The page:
Benefits of Coconut Water

Written by Lisa Jillanza

Coconut water not only tastes delicious but it is extremely good for you in so many ways.  Here are just a few:

Benefits of Coconut Water

  • Coconut water is much healthier than orange juice because it has much fewer calories.
  • Coconut water is more nutritious than whole milk because it has less fat and no cholesterol.
  • Coconut water is better than processed baby milk because it contains lauric acid, which is present in mother's milk.
  • Coconut water is a universal donor and is identical to human blood plasma.
  • Coconut water is naturally sterile.
  • Coconut water is a naturally isotonic beverage; the same level that we have in our blood.
  • Coconut water has saved lives in Third World Countries through Coconut IV.

Food for Thought: Ways to Avoid Comfort Eating

Written by Lisa Jillanza

Overeating seems to be inevitable this time of year. The stress that comes with shopping, cleaning, and cooking make it easy to turn to food for relief. Resisting the urge to eat because of emotions rather than to satisfy hunger can be difficult. Here are some tips to avoid comfort eating during the holidays:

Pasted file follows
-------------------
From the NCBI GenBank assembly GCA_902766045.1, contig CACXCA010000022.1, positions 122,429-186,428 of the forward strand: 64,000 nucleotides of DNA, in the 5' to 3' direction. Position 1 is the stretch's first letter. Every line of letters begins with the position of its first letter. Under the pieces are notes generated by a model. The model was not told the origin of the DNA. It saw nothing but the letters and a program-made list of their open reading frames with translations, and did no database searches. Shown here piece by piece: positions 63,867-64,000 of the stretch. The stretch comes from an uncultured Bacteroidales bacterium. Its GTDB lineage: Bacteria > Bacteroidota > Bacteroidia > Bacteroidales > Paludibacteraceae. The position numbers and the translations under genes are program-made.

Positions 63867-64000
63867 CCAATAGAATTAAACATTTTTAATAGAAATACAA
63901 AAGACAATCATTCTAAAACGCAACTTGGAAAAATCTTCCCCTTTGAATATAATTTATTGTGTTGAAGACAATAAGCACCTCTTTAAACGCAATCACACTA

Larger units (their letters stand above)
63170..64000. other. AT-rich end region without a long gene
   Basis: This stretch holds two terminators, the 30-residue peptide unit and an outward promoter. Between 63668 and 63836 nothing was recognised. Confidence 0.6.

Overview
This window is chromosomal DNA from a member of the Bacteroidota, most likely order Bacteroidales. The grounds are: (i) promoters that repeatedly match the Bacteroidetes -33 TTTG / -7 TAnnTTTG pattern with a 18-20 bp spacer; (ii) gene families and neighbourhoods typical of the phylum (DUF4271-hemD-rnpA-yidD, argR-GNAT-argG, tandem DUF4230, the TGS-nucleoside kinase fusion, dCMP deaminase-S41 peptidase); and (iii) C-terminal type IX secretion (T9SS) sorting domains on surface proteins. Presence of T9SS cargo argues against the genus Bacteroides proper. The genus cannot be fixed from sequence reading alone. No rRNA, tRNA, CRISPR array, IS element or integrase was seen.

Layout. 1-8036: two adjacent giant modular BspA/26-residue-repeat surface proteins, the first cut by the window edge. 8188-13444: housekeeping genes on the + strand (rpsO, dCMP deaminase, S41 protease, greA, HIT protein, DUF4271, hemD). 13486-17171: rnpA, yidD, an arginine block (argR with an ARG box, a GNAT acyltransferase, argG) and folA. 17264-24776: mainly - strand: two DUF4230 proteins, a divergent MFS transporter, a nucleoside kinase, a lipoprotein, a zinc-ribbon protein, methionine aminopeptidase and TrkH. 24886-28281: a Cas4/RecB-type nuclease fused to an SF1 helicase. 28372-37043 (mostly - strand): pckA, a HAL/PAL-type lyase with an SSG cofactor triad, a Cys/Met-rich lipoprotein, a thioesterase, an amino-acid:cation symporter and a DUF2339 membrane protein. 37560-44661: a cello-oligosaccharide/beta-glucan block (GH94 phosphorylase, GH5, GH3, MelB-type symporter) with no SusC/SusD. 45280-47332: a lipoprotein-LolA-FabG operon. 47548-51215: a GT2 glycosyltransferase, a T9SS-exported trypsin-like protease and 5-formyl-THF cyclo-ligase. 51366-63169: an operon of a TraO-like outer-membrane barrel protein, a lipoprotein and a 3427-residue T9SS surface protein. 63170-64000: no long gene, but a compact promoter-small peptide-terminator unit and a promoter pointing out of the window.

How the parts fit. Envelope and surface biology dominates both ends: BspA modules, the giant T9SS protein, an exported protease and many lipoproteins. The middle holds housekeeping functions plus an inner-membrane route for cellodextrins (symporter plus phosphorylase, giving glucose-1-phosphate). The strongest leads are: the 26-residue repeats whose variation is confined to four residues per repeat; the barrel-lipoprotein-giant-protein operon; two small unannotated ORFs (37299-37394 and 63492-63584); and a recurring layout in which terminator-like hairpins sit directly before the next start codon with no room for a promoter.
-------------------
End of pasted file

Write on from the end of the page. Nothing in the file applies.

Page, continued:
How to Avoid Comfort Eating

Continue usual routines: Sticking to an everyday schedule helps to keep anxiety at bay. If you only eat three meals and a snack before the holidays, keep it that way. Working out can also divert you from the tempting leftovers in the refrigerator. It helps your mind stay active and distracted.

Identify your triggers: Knowing what specifically drives you to emotional eating can make an incredible difference. Stress and boredom are the main causes for most people. Keeping

yourself calm yet entertained can significantly reduce the want to munch on some unhealthy treats.

Respond, not react: After immediately having a craving, most of us go straight to the pantry to fulfill it. Allowing yourself to take a moment and think about what you are about to do and the guilt you will have afterwards can stop the craving all together. Have some nutritious snacks ready and waiting, so during that pause, you have the time to remember that you have a healthier option.

Moderation: There must be a balance in your meal plans. Sometimes, it can be impossible to avoid the comfort foods, so only have a small portion. Giving yourself a taste of what you have been yearning for can satisfy those cravings without blowing your diet.